Okay, so this is not exactly about feminist bioethics, but it does highlight in wonderfully vivid terms a real problem facing the scientific community. (Also, it’s Friday afternoon, and, if you’re still in front of your computer, you deserve a good laugh.)
The problem to which I refer is, obviously, the proliferation of fraudulent journals. Specifically, I would be very interested to see a study documenting the reception of articles published in such “journals.” Are they ever cited to deleterious effect? I assume the overwhelming majority of practicing scientists know the sociology of the field and are not going to be misled when they encounter an unusual conclusion supported by a citation from a journal they have never heard of that turns out to exist only on the Internet and doesn’t have any reputable scientists or institutions supporting it.
So it would seem this is a rather marginal issue–except only for the epidemic of public ignorance about how science advances and what basic facts and theories it has uncontroversially established. I could easily see hucksters in the supplement industry, new age cult leaders, or–most dangerously–politicians citing such non-scientific articles and successfully duping their audiences. Dangerous substances contained in supplements have caused serious health problems and even death. Cults damage people both psychologically and physically, as, for instance, when they deny children basic medical treatment; those that reject vaccination (which more than half of Americans already doubt is safe and effective) additionally compromise public health. As to politicians, I don’t think I even need to elaborate: suffice it to say that elected officials and professional educators in the U.S. continue to question the truth of evolutionary theory and global warming.
Are readers aware of any such instances? I simply do not know whether or to what extent these fraudulent journals pose a genuine danger to the public at large. It is entirely possible that my previous paragraph is unduly alarmist and that the only victims of this industry are those aspiring scientists duped into paying to have their sub-standard work published in a disreputable venue to which no one pays any attention.
These additional links provide concrete evidence showing just how prevalent such publications are and one noteworthy attempt to do something about it.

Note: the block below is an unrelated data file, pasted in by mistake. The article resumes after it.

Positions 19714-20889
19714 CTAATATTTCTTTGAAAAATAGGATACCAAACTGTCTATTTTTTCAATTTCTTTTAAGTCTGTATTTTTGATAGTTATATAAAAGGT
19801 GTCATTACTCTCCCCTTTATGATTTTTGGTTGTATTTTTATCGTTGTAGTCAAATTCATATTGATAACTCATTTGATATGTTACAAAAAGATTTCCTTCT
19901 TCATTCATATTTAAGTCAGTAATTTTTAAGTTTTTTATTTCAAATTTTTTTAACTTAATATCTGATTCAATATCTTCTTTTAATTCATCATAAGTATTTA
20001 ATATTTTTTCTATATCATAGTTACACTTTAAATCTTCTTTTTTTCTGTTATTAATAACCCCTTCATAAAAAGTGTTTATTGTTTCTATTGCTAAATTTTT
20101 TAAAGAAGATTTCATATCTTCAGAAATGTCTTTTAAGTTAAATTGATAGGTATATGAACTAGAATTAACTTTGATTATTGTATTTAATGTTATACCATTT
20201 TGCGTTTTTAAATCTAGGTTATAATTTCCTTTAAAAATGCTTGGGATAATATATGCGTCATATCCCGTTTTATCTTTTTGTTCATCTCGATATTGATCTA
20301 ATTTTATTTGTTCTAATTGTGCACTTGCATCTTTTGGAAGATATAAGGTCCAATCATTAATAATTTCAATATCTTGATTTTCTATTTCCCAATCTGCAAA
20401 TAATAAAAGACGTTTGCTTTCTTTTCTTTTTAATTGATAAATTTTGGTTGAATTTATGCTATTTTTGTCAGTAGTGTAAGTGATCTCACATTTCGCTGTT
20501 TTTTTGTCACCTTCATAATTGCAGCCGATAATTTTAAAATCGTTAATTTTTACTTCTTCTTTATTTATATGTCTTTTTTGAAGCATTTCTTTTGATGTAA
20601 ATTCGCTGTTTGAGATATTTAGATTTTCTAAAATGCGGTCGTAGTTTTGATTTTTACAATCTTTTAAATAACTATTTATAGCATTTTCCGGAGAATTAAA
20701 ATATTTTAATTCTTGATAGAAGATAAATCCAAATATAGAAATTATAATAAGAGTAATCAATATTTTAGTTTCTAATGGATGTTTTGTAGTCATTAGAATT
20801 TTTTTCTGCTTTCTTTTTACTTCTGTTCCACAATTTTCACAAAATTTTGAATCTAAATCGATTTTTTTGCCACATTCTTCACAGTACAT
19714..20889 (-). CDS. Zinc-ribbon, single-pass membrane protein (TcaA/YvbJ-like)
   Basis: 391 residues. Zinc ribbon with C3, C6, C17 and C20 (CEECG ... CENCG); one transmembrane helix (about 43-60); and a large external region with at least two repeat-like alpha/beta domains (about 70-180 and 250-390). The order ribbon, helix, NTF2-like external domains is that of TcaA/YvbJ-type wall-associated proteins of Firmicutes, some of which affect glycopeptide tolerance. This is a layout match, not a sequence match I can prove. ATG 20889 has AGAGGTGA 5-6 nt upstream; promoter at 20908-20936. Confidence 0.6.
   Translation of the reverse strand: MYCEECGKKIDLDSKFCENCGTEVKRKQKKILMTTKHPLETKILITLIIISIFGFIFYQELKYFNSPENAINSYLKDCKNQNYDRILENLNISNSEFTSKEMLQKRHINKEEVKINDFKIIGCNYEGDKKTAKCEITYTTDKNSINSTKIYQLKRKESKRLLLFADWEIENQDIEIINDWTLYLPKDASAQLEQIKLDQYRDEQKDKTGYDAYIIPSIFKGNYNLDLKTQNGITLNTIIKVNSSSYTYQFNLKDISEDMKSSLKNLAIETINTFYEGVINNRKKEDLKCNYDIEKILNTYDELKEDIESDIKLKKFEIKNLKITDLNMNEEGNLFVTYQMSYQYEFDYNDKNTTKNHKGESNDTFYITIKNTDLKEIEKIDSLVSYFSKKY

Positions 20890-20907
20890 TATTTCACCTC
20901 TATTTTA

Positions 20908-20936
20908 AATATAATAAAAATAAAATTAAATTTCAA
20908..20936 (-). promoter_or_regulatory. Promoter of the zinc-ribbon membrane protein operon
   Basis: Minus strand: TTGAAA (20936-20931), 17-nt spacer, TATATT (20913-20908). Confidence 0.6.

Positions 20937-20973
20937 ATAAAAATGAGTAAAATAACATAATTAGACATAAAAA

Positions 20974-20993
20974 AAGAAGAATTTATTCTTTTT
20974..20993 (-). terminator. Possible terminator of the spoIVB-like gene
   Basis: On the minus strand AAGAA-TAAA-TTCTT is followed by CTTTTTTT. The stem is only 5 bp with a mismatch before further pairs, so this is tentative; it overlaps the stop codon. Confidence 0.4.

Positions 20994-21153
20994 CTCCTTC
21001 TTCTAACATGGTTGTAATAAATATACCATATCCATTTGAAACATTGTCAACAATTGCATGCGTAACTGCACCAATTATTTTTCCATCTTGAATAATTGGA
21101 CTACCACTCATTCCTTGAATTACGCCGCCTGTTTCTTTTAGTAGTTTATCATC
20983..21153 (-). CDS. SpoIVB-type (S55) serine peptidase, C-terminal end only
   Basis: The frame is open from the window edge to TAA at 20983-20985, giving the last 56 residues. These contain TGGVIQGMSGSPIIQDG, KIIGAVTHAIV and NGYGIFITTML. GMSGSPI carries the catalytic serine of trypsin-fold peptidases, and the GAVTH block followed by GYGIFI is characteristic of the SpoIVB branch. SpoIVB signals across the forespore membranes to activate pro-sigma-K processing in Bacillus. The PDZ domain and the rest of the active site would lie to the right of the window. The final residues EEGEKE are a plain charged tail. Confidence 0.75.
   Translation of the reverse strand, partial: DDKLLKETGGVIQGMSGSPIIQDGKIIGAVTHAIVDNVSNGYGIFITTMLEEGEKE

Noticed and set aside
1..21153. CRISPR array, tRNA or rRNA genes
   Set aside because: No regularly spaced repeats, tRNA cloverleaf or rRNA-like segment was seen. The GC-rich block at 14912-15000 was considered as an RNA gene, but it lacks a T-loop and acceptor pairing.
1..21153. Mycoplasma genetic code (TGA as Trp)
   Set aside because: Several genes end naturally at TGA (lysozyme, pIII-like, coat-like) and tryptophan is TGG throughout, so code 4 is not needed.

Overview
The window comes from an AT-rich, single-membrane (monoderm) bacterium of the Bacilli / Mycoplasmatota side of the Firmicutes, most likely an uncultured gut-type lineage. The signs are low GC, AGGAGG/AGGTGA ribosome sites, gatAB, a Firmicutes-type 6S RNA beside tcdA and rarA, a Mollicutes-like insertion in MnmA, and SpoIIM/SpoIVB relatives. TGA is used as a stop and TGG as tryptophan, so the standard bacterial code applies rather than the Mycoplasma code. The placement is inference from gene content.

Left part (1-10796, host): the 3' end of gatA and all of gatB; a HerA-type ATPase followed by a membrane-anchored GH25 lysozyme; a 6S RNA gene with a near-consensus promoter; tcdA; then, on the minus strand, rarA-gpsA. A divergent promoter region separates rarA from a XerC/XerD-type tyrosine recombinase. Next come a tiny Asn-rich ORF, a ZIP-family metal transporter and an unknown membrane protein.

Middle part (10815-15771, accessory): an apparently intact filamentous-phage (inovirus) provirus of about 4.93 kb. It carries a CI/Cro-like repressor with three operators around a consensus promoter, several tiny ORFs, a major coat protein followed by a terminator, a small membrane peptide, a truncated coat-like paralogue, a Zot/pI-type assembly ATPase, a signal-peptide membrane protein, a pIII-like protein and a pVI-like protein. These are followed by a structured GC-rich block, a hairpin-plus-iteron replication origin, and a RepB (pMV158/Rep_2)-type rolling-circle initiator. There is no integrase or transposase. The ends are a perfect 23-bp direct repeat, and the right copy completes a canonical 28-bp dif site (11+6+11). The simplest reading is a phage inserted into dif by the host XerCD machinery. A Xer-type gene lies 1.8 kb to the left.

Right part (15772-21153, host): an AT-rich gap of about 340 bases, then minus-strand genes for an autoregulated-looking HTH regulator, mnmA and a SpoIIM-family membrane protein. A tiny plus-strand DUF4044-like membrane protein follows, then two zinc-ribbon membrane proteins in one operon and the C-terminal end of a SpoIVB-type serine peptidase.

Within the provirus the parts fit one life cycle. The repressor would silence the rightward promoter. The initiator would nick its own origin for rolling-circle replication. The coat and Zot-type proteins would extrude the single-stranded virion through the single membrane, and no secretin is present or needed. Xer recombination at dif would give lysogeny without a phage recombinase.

I’ll begin by acknowledging that I only just this week linked approvingly to a post calling for a renewed focus on the structures and institutions upholding the patriarchy, rather than self-righteously castigating flagrantly sexist individuals. Yet, as was pointed out in discussion on our Facebook Page, these strategies are in no way incompatible and can be productively pursued conjointly. It is with this in mind, that I weigh in on the recent allegations that Bill Cosby is a serial rapist.
Previously, though dimly aware of such allegations, given my general disgust with the media’s prurient mucking around into the sex lives of celebrities and politicians, I never followed through to read any of the stories. This video, however, woke me up:
I will do my best not to presume that he is guilty, but he makes this very difficult. Generously provided with an open-ended opportunity to simply deny the charges or defend himself at greater length on his own terms, he refuses to answer the question and–furthermore–repeatedly insists that the AP suppress all footage of this portion of the interview. I simply cannot think of plausible reason for handling the question in this way except that any actual answer would either be an admission of guilt or a flat-out lie. (Also, I can’t decide, is it really sweet, or really creepy that his wife seems to totally support this line of defense?)
If the mounting allegations are false and he is not a serial rapist, why would he decline to simply say so? I mean how would you, non-rapist readers, respond if such a question were put to you? Because I know I would respond rather differently than Cosby does here.
No it’s not the Clint Eastwood movie; it is the cost of a premature birth. This is making the news in Canada and eliciting some of the usual ‘tsk tsk’ the evils of private insurance. Here is the brief version of the story: a Saskatchewan resident, Jennifer Huculak-Kimmel, went on vacation with her husband to Hawaii. She wisely purchased travel insurance; she was 24 weeks pregnant. However, she was told that she could get coverage since she was less than 36 weeks pregnant. Shortly, after arriving to their vacation spot, Ms. Huculak-Kimmel’s water broke resulting in the premature birth of Reece (who is now by all appearances a fine and thriving baby). Needless to say, a neo-natal unit is costly. The problem is that the private insurance company, Blue Cross, is refusing to pay citing a pre-existing condition. Now since Ms. Huculak-Kimmle was cleared by her doctor as being able to travel, what could be the pre-existing condition? Ms. Huculak-Kimmel did say she had had a bladder infection some time during her pregnancy but the doctor was not of the opinion that this should any problems (one would conclude especially one such as risk of premature birth which would have been considered by the doctor).